Will African-Americans Stand by President Obama in 2012?

This is a RUSH transcript from "The O'Reilly Factor," August 16, 2011. This copy may not be in its final form and may be updated.

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LAURA INGRAHAM, GUEST HOST: In the "Unresolved Problem" segment tonight: According to a new Gallup poll, President Obama's support among African-Americans is down 14 points from its high. Currently he gets support from still an impressive 81 percent, but earlier in his presidency he drew an astounding 95 percent.

So why is the president losing black voters? And can he win the White House without tremendous support from the black community? Joining us now to discuss, two men who supported the president in 2008: Rev. Jacques DeGraff, he's a Fox News contributor who is in New York, and radio talk show host Earl Ofari Hutchinson joining us from Los Angeles.

Let's start with you Rev. DeGraff. Look, you know, 95 percent, I don't know how you can ever maintain a 95 percent approval rating but very impressive. Still 81 percent, but there has been some movement. You are looking at 17 percent unemployment for African-Americans, 11 percent foreclosure rate for black homeowners. What has President Obama, to put it bluntly, done for black Americans?

REV. JACQUES DEGRAFF, FOX NEWS CONTRIBUTOR: Well, first of all, he has led with leadership and distinction since he has been there, and he has been responsive. But remember in the same poll that below the president is the standing of Congress. So the African-Americans didn't just take a step back from the president; they have taken a step back from Congress, who they see in much lower terms, No. 1. And No. 2, it's a poll, not a vote. And so the African-American community has been the most loyal community, not only to this president but to the Democratic Party.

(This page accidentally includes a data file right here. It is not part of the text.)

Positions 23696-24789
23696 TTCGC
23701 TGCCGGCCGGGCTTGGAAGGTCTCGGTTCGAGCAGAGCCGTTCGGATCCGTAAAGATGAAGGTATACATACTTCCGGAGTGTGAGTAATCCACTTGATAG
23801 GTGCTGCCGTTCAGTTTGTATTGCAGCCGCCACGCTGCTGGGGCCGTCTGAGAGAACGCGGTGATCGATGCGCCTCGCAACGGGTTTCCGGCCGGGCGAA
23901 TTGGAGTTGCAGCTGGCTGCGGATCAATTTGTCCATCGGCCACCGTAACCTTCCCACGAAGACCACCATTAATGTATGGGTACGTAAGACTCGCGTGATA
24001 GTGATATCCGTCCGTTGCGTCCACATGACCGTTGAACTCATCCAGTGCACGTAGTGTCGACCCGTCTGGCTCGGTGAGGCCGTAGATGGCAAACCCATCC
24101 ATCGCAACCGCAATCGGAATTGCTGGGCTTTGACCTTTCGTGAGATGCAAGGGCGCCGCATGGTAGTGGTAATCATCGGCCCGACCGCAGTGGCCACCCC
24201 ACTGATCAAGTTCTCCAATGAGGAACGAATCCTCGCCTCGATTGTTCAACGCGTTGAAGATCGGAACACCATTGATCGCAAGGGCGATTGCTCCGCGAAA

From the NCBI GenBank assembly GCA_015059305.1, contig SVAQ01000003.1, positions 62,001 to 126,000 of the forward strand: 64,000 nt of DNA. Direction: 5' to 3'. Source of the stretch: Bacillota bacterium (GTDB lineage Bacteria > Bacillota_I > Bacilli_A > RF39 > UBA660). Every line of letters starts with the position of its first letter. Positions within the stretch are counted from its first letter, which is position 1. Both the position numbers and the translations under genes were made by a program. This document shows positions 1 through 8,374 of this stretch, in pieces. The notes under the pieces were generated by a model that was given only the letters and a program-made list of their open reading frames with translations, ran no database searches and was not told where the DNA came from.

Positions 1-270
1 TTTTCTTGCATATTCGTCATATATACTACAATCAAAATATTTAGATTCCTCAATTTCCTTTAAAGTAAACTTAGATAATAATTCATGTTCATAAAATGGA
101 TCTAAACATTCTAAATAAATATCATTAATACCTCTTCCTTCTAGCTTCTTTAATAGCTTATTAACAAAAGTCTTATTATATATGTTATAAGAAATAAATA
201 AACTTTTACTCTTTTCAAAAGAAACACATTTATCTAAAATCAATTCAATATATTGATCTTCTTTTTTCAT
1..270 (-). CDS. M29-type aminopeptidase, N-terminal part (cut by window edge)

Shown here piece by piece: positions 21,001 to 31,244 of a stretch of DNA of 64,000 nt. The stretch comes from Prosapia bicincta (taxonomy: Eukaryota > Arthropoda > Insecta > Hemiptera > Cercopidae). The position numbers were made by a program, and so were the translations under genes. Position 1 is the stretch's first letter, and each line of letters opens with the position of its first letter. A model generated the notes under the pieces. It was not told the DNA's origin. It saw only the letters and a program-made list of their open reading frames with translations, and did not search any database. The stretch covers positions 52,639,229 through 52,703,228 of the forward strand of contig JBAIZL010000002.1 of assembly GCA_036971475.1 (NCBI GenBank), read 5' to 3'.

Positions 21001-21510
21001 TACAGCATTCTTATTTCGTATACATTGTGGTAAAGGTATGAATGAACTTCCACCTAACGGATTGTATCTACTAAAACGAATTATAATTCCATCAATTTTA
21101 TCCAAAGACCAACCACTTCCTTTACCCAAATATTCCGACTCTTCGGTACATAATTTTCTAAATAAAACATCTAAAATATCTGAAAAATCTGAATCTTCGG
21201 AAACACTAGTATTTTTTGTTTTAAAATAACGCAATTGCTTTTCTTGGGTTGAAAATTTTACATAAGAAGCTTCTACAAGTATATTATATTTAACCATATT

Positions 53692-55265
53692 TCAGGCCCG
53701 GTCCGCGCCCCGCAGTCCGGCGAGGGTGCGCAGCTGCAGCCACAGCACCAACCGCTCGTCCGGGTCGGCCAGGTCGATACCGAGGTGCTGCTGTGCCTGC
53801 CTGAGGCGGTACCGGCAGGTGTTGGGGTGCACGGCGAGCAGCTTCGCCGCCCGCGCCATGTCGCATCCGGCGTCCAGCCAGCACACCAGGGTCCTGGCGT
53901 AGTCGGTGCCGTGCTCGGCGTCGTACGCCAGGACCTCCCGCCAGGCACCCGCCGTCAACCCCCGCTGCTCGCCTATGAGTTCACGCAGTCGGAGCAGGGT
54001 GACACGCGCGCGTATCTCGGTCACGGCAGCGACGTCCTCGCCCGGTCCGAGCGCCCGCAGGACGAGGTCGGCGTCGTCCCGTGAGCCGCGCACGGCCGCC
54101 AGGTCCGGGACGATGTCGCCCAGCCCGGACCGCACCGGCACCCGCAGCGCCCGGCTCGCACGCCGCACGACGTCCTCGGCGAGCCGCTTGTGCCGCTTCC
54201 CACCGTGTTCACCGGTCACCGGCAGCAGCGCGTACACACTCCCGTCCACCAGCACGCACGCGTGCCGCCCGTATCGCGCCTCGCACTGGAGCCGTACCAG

INGRAHAM: But Rev. DeGraff, I'm going to try to really focus on these facts because they are alarming.

DEGRAFF: Those are facts.

INGRAHAM: When I saw these facts, they are alarming facts for all Americans but for an already hard-hit African-American community, especially these inner-city numbers are terrible. And in two and a half years, you at some point have to look at a benchmark. I mean, you can blame Bush and just keep blaming Bush but what about the numbers?

DEGRAFF: You are absolutely right that there is unhappiness in the African-American community because we didn't support this president for him to be president of everybody but us. And the disparity numbers in health, in unemployment and in a variety of other indices indicate that our community is suffering and we are listening for his voice now and expect action and activity in the balance of his term. But make no mistake about it: There are 10 other candidates running. None of them have a record that even compares to Barack Obama.

INGRAHAM: Well, Mr. Hutchinson, we can go into what Rick Perry has done for the minority communities inside Texas and the job creation record is actually more impressive than Barack Obama's. But stick to Obama's record here. The numbers are the numbers. My question is a simple one. What has Barack Obama identifiably done, substance and jobs and so forth, for the black community in the United States?